Campus was unnervingly empty as yellow barricade tape flapped in the breeze, restricting our access to the buildings. Clusters of candles marked where each of the three victims had died—while a lone undergraduate student ran back and forth with a lighter trying, hopelessly, to keep them all lit.
Although campus was devoid of students, it was thronging with media crews and reporters. Everyone who was usually on campus had gone home to mourn, while those from outside had come in to gaze at us through their camera lenses and television screens—inviting the public eye to witness private moments of pain and hurt in our community.
A similar spectacle is playing out right now at the Covenant Christian School in Nashville, Tennessee—as it has at schools in Uvalde, Texas; Oxford, Michigan; and MSU. And the same scene will play out at the next mass shooting, an occurrence that seems mercilessly inevitable.
There is something real and peculiar about the human fascination with looking at pain and hurt, crisis and tragedy. For centuries, people have made pilgrimages to the theater to watch Hamlet hold up a skull or to see the misfortunes that befell Desdemona, Emilia, Roderigo, and Othello. More commonly, the highway becomes a stage whenever traffic slows to stare at a car accident.
Tragedy is magnetizing. And yet, it can also be healing. In times of personal pain and hurt, I have found solace in religious art depicting tragedy. It has helped me contemplate the raw pain of human life.
When my wife and I experienced multiple miscarriages, William-Adolphe Bouguereau’s paintingThe First Mourning became meaningful to me in the midst of crisis. The work of art depicts Adam clutching at his rib while his murdered son, Abel, is lifelessly sprawled across his lap. Eve, the boy’s mother, is unable to look as she hides in Adam’s embrace.
It is a visceral and arresting image, evoking a pain that the artist knew well—as four of Bouguereau’s five children had died before him. And today, the same root of sin that caused Cain to kill Abel continues to bring death to our children in school shootings.
Religious art can help us see in times of tragedy far better than the horror shows depicted by modern media—which, if we are not cautious, can leave us callous to pain and hurt.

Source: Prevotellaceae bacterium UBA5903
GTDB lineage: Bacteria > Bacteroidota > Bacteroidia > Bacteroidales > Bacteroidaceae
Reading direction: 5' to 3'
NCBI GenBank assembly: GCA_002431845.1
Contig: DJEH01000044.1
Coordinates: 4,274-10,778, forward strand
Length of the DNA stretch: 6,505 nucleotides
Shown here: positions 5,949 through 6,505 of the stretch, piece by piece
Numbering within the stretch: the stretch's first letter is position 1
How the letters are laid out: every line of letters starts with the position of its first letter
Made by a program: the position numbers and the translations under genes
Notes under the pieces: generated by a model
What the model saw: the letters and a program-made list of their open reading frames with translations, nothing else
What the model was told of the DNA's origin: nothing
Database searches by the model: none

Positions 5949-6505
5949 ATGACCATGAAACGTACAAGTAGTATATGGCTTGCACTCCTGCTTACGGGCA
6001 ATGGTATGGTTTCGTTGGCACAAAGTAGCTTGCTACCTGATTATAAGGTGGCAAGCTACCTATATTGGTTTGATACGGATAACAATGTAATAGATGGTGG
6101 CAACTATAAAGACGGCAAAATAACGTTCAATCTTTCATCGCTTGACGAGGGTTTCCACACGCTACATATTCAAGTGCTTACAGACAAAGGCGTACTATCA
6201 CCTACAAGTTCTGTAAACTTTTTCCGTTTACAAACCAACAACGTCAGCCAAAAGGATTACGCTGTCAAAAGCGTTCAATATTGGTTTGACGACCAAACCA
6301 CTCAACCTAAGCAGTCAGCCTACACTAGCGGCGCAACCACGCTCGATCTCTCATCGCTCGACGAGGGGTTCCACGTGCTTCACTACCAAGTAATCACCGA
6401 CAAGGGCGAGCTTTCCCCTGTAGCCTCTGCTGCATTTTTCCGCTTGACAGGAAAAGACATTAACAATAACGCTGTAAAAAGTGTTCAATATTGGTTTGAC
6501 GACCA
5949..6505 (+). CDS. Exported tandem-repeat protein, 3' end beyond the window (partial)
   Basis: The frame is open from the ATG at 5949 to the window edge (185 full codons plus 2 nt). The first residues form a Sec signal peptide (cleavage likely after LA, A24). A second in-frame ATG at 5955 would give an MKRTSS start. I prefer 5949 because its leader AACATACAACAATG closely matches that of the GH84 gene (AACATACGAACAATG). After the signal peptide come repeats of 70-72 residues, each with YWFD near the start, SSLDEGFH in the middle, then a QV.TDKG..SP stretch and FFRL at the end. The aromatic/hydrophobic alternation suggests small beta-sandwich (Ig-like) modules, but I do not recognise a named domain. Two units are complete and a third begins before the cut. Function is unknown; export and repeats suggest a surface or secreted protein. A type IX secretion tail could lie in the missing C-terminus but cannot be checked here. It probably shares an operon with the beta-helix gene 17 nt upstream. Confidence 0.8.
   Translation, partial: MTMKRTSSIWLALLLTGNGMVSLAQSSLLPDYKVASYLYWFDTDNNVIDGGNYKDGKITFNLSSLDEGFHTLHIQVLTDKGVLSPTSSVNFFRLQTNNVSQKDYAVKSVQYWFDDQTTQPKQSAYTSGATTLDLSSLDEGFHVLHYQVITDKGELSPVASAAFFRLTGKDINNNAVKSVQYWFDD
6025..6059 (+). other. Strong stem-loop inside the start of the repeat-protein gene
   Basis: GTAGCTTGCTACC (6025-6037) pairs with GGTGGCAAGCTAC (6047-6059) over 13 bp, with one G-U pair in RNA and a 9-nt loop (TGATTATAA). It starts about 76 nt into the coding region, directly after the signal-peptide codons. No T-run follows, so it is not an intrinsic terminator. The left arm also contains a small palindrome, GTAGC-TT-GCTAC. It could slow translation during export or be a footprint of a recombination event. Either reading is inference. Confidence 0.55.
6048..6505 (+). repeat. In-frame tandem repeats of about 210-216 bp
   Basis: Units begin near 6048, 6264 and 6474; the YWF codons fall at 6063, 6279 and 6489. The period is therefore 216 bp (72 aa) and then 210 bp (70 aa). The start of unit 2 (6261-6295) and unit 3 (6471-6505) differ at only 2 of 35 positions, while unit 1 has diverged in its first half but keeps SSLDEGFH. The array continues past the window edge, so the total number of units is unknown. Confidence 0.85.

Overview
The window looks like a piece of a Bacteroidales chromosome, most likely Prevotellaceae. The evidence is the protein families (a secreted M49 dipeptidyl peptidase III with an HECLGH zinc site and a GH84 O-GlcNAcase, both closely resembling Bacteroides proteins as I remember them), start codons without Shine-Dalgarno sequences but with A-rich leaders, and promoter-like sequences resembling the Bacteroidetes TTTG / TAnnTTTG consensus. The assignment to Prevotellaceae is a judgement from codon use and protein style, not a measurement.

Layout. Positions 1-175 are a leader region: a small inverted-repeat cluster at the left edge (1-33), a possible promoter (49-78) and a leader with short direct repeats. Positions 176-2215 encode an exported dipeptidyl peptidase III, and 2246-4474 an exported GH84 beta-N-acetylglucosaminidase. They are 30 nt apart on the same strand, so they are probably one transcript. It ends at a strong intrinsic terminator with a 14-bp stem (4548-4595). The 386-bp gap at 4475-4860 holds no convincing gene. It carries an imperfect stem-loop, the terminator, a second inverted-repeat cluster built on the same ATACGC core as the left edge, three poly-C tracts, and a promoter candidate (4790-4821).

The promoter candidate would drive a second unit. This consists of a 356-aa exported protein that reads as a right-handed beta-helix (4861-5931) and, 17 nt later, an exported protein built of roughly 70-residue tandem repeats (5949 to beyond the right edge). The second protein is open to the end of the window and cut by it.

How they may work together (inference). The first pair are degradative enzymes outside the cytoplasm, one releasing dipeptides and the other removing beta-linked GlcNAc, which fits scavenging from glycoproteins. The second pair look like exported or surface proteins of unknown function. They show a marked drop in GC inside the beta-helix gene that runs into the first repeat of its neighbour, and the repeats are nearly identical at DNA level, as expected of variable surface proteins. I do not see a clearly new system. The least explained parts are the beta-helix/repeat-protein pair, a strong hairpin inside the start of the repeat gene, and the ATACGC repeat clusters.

In his book Only the Lover Sings, German Catholic philosopher Josef Pieper suggests that we are blinded by the visual noise of contemporary life. When there is so much to see, our sight can become shallow or incapacitated. Pieper puts it like this: “We do not mean here, of course, the physiological sensitivity of the human eye. We mean the spiritual capacity to perceive the visible reality as it truly is.”
Because of modern technology, we can see more today than ever before. But, curiously and conversely, this can inhibit our ability to see beyond the surface. To borrow an image from Nicholas Carr in his bookThe Shallows, we are like Jet Skiers bouncing across the water instead of deep-sea divers who patiently venture below into matters of substance.
Pieper warns that something is lost when all we do is glance but never gaze: “Going below a certain bottom line quite obviously will endanger the integrity of man as a spiritual being. It seems that nowadays we have arrived at this bottom line.” These words are even more prescient today than in Pieper’s time—before the age of social media, smartphones, and school shootings.
The antidote for living in a world of visual noise and occluded seeing is, according to Pieper, creating and viewing works of art. Artists as well as viewers of art linger over the intricacies of human life—including all of its pain and hurt. The unhurried gaze and leisurely lingering over a work of art provides room for reflection, insight, and healing.
Pieper suggests that viewing art fosters “a deeper and more receptive vision, a more intense awareness, a sharper and more discerning understanding, a more patient openness for all things quiet and inconspicuous, an eye for things previously overlooked.”
Along with William-Adolphe Bouguereau, I often reflect on the work of Michelangelo Merisi da Caravaggio. The 19th-century art critic John Ruskin once described Caravaggio’s work as being marked by vulgarity and impiety. Ruskin said that Caravaggio’s paintings revealed “horror and ugliness, and filthiness of sin.” While Ruskin meant that as a critique of Caravaggio, I think it is what makes his work so meaningful.
For example, Caravaggio’s The Entombment of Christ depicts the lifeless Jesus being carried by Nicodemus and John the Evangelist. Meanwhile, three women—Mary of Cleophas, Mary Magdalene, and Mary the mother of Jesus—mourn in their own particular ways. One looks at the dead body of Jesus, one cries, and one cries out to heaven.
Just as Ruskin said, this painting shows the full horror, ugliness, and filthiness of the sin that led to Jesus dying on the cross. It is also worth noting that Caravaggio scandalized people in his day by using human models from off the street for his paintings. The hurting people in this painting may very well have been students, laborers, mothers, or drifters.
Caravaggio’s painting of the entombment of Christ is in the chapel of the Pieta in St. Peter’s Basilica in Vatican City. In that very same space, Michelangelo’s Pietá sculpture depicts Mary (a very iconic figure in religious art) holding a lifeless Jesus sprawled across her lap. Jesus rests across the lap of Mary in the very same pose as Abel resting across the lap of Adam in Bouguereau’s The First Mourning.
These three works of art help us see a coherent narrative amid the incoherence of endless school shootings: the pain and hurt of sin finds a horizon of healing in Jesus and the empty tomb of Easter.
A. Trevor Sutton is a Lutheran pastor in Lansing, Michigan, and the author of two books: Redeeming Technology: A Christian Approach to Healthy Digital Habitsand Clearly Christian: Following Jesus in This Age of Confusion.